Acupuncture is a form of traditional Chinese medicine that involves the insertion of thin, sterile needles into specific points on the body. The goal of acupuncture is to balance the flow of energy or "qi" within the body and to stimulate the body's natural healing abilities.
According to traditional Chinese medicine, the body contains channels or meridians through which energy flows. When these channels become blocked, it can lead to illness and disease. The benefit of acupuncture is that it stimulates specific points on these channels, which can help to unblock the flow of energy and restore balance to the body.
Acupuncture has been beneficial in treating a wide range of health conditions, such as:
Pain: Acupuncture is commonly used to treat pain conditions such as back pain, neck pain, knee pain, and headaches.
Anxiety and depression: Acupuncture may help to reduce symptoms of anxiety and depression by promoting relaxation and reducing stress.
Digestive issues: Acupuncture may help to improve digestive function and alleviate symptoms of conditions such as irritable bowel syndrome (IBS), constipation, and acid reflux.
Insomnia: Acupuncture may help to improve sleep quality and reduce insomnia symptoms.
Respiratory disorders: Acupuncture may help to alleviate symptoms of conditions such as allergies, asthma, and sinusitis.
Women's health issues: Acupuncture may help to alleviate symptoms associated with menstrual pain, premenstrual syndrome (PMS), and menopausal symptoms.
Facial acupuncture, also known as cosmetic acupuncture or facial rejuvenation acupuncture, is a traditional Chinese medicine technique that involves the insertion of very fine needles into specific points on the face and body to improve skin health, reduce the signs of aging, and promote overall well-being.
Facial acupuncture is based on the principles of traditional Chinese medicine, which views the body as a complex system of interconnected channels, or meridians, through which vital energy, or qi, flows. By stimulating specific acupuncture points on the face and body, facial acupuncture is believed to improve circulation, stimulate collagen production, and reduce inflammation, resulting in smoother, brighter, and more youthful-looking skin.
During a facial acupuncture treatment, the acupuncturist will insert very thin needles into specific points on the face, as well as on other parts of the body, such as the arms, legs, and ears. The needles are left in place for a period of time, typically 15-30 minutes, while the client relaxes. The treatment may also include other modalities, such as facial massage, gua sha (a scraping technique), and the application of herbal creams or serums.
Facial acupuncture is considered a safe and natural alternative to invasive cosmetic procedures, such as Botox or fillers, and is suitable for most people.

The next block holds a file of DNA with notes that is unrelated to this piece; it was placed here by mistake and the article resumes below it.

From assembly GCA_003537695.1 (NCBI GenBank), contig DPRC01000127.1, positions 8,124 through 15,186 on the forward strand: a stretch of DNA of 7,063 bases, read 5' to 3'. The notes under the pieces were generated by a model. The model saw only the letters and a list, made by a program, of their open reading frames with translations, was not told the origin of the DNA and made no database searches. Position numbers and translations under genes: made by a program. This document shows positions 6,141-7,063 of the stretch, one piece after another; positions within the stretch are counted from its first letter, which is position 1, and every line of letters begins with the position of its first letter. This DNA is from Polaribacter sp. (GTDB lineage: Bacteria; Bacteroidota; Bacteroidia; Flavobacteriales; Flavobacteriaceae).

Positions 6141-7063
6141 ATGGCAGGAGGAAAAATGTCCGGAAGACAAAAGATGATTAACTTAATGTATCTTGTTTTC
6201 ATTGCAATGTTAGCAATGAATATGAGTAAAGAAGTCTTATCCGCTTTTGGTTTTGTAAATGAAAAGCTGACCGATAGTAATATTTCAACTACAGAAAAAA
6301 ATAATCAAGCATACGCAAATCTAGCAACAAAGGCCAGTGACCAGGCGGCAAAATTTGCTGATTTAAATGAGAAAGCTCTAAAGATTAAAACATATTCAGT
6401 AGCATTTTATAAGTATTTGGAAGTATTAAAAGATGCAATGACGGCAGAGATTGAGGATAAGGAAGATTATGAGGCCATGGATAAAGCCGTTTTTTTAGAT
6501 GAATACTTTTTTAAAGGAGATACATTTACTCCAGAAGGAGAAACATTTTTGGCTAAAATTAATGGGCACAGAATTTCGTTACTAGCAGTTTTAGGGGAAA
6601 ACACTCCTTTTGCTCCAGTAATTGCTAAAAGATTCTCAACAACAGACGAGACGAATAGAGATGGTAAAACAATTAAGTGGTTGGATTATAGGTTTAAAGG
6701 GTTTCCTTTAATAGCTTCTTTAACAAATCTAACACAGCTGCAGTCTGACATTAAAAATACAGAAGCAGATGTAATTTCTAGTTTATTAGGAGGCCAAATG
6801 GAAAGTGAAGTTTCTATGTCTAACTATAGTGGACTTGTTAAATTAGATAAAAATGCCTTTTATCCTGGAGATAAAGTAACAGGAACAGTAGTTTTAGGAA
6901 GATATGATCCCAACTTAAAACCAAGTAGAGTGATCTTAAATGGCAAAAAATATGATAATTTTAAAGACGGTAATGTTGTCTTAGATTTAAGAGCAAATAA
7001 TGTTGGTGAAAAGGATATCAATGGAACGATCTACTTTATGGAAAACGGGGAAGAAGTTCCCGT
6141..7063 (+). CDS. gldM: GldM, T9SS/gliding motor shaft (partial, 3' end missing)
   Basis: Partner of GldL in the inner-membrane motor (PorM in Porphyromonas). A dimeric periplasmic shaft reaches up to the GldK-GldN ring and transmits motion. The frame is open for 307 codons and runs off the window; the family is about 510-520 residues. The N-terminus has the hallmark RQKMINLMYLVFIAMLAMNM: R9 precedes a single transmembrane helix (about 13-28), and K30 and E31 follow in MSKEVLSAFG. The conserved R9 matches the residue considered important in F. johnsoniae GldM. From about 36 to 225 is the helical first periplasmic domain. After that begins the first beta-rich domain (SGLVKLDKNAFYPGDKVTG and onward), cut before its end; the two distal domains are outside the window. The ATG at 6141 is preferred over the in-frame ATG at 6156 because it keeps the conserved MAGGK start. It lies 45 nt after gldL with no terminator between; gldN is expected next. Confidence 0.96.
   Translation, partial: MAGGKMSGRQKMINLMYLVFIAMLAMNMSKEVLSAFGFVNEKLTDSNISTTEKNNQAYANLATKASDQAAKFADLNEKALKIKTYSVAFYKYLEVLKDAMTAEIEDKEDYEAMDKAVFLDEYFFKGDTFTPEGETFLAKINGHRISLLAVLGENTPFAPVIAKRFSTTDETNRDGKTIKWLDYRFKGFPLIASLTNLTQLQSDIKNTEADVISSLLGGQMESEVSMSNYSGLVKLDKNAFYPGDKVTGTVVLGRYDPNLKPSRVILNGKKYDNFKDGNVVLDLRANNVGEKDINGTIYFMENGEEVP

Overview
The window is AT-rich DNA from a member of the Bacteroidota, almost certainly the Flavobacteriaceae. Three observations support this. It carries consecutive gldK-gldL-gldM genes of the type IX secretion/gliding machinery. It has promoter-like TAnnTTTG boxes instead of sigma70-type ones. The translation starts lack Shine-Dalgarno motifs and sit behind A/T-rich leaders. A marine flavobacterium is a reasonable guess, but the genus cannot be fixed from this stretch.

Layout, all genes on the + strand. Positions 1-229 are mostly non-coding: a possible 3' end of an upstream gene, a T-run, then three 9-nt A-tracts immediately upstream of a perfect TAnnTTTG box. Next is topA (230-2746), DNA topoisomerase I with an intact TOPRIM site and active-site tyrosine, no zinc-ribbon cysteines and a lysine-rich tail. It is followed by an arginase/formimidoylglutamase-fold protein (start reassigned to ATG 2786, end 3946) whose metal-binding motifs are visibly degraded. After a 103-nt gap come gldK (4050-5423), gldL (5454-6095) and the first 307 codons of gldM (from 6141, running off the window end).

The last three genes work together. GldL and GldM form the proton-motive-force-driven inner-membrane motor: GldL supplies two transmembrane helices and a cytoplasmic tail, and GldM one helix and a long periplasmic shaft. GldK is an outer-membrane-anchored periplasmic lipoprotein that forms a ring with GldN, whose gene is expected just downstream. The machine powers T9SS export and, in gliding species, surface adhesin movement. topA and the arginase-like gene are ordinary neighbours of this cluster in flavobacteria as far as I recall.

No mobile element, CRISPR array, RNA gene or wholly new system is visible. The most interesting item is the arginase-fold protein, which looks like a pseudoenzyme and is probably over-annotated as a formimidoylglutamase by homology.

Another alternative therapy that also originated in China, cupping therapy(also known are fire cupping) involves placing glass cups on the skin to create suction that may facilitate healing with blood flow.
During a session, a cup is placed on the skin then heated or suctioned onto the skin via fire, alcohol, herbs or paper. When the hot cup is placed on the skin, the air inside creates a vacuum drawing the skin and muscle upward into the cup.
Cupping increases blood circulation to the area where the cups are placed, which may lead to a decrease in muscle tension due to the increased blood flow and increased cell repair that goes along with that.
Cupping therapy has been used for thousands of years in traditional Chinese medicine and is still used today as a complementary therapy for a range of conditions, including musculoskeletal pain, respiratory issues, and digestive problems.
WHAT IS QI?
You have heard us use the term "Qi" pronounced "Chee" throughout our website, but what is it?
The philosophy of Qi permeates throughout all of Traditional Chinese Medicine. It is what all of Chinese Medicine is in accordance with. According to Traditional Chinese Medicine, Qi is the universal life force that embraces all manifestations of energy from the material (physical objects, animate and inanimate) to the immaterial (light, movement, heat, thought, emotions). Qi is said to be in a continuous flux that transforms endlessly from one aspect to another. It is neither created or destroyed, it simply changes its manifestation.
In order to fully understand the various manifestations of Qi, the concept of Yin and Yang must also be understood in this context.
In the Chinese Medicine philosophy, Yin and Yang are terms used to describe relative opposite qualities of Qi. Yin refers to aspects of Qi that are relatively material, solid, heavy, cold, moist, cooling, dark, passive. Yang refers to aspects of Qi that are relatively immaterial, expanding, hollow, light, hot, dry, bright, aggressive and active.
Neither is greater/better/worse than the other. Both aspects, in harmony, equally balance each other within the body. Illness, pain, or other conditions are believed to be a consequence when either aspect is out of balance.
Chinese Medical Practitioners utilize this knowledge of Qi as well as 14 meridians and the approximate 361 acupressure points on the body to administer treatments such as Acupuncture, Tui Na, Cupping, just to name a few. Many practitioners will also prescribe natural herbal medication to balance these energies in the body.